Food numbers in Spain in 2012. Impact of the Crisis

We buy mostly in supermarkets

Every year the Ministry of Agriculture, Food and Environment publishes a report on eating habits in Spain. You can access the full report for 2012 on the ministry's website, but I have considered it interesting to dedicate a post to comment on the data in that report because they include very interesting information on what we eat, how much we spend on food, etc ...

The big figures are that we spend approximately 10% of GDP on food, somewhat less than in 2011. That we now eat more at home and less outside, almost a direct consequence of unemployment, I think, and that we buy mostly in supermarkets, but curiously for fresh food, we mostly prefer traditional stores. But we are going to reel off the data a little more.

How we spend money on food

In 2012, 100,678 million Euros were spent in Spain. To help you with the figure, the GDP of Spain in 2012 was 1.4 billion euros, so that spending on food represents almost 10% (somewhat less). Not bad. Of those 100,000 million, 67% we spend on food at home, and the remaining 33% outside the home, a reduction of 4% compared to 2011. It is reasonable to think that the reason is the level of unemployment we have. Fewer workers would mean fewer menus of the day. The funny thing is that food at home has only increased by 0.2%, what reasons can you think of? Global consumption of food has been falling since 2010, however consumption only in households (that 67%) has been rising since 2009, something that also fits with the evolution of unemployment.

Household consumption increases since 2009

What kind of food do we eat

The great "beneficiaries" of the crisis are, without a doubt, fresh products (fruits, vegetables, meat, fish, eggs and milk) which have been increasing since 2008, but which still account for less than half of consumption total food.

Within fresh products, money goes to us above all in meat (22%) and fish (13%), followed by fruits (9%), dairy (8.7%) and vegetables (7.7%). However, in volume (tons of products) it is fruits and vegetables that gain with an aggregate consumption of almost 30% of the total. This is in line with the fact that meat and fish are more expensive than vegetables.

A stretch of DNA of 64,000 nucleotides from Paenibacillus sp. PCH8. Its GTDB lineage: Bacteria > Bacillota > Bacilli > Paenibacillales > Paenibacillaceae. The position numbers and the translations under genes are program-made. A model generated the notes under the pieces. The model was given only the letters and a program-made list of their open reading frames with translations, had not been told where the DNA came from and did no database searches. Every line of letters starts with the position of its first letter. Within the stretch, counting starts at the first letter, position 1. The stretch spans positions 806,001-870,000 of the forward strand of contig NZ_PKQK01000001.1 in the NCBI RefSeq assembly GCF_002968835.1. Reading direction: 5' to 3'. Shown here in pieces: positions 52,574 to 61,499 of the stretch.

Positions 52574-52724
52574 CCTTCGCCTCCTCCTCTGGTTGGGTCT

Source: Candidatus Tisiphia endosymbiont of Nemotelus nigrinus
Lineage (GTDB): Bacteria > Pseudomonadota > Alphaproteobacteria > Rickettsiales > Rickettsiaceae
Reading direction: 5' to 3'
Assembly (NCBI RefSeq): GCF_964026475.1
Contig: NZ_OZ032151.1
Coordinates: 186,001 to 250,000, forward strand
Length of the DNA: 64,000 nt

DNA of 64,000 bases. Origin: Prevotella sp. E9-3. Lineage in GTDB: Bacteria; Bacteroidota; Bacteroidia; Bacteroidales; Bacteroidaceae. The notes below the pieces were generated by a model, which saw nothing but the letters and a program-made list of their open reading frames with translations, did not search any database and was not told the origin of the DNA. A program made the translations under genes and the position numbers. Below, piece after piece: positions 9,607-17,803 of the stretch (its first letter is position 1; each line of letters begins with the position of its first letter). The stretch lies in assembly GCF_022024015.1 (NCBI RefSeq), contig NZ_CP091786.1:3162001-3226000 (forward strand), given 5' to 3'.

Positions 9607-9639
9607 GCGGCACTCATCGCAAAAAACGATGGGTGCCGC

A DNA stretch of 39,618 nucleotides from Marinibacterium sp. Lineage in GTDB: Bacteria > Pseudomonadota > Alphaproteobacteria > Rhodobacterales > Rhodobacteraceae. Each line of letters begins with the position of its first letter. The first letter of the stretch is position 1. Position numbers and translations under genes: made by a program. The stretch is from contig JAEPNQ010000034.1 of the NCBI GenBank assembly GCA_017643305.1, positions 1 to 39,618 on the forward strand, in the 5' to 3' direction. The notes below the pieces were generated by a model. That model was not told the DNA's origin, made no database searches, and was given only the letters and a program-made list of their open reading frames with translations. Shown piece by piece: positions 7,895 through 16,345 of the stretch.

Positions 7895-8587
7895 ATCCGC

Percentages of Fresh Food Vs Rest of Food

Something striking is that meat consumption has increased slightly (0.8%) but not in the way we might expect. The meats that have increased their consumption the most are the so-called "other meats" with 9.2% and among them turkey, with 22%. Beef and sheep meats have fallen 2.6 and 9.2% respectively, while pork remains almost the same, with just a 0.3% drop. Again, all these data would be consistent with a crisis situation, in which more expensive meats are abandoned in favor of cheaper ones.

As for fish, its total consumption has fallen in all its forms and varieties by 1.2% on average.

The consumption of fruits has risen 2.7% with a significant rise in the consumption of watermelon (15%) and strawberries (13%). By the way, do you know that 10 fruits represent almost 80% of the fruits we consume? (without looking at the clear report). Fresh vegetables have fallen slightly, just 0.5% with an increase in potatoes and carrots of 3% in both.

We also consume less olive oil, although the extra virgin has risen and less milk.

Where do we buy food?

As I anticipated at the beginning, we buy more in supermarkets or hypermarkets, but for fresh products we mostly prefer traditional stores, which include markets, bakeries, or frozen food stores. Those that seem to have suffered the most from the impact of the crisis are traditional stores, compared to the rest. I suppose that some have had to close as well and have not been able to compete in price with the big ones.

The factor that weighs the most when choosing an establishment is ... you guess? Exactly, the price (62%). Followed by quality (51%). The third most important factor is proximity (51%). Again, the trend has changed compared to 2011, where we were more concerned with quality than price.

Do we buy online? Well yes, and more and more. While in 2004 only 2.7% had ever bought products online, in 2012 it is already 9.5%. The figure still seems low to me, but when buying food, and especially fresh food, it seems that we still need to "feel" the product. Even so, the trend is increasing.

As for eating out, the restaurant sector has suffered a drop of 4% compared to 2011, with an average bill of almost € 5. If this value seems low to you, it is because there are also bar menus such as sandwiches and sandwiches. Since 2009 the sector has fallen by 12.5%. The report also contains a series of recommendations for restoration, such as adapting the offer, incorporating versatility in the premises, improving processes and grouping into franchises, associations, etc ...

To carry out

Of all these data, what strikes me the most is how the economic crisis we are experiencing has a direct impact on eating and consumption habits. Curiously, when things go worse, and although obligatorily, we return to healthier products such as fruits and vegetables, although it is also true that we leave products with a good protein content and essential fats such as meat and fish.

What conclusions do you draw from this data?

Images | By · jubilation · haku · Directly to the Paladar | Is the crisis making us return to stew? Directly to the Palate | Wine consumption decreases in Spain

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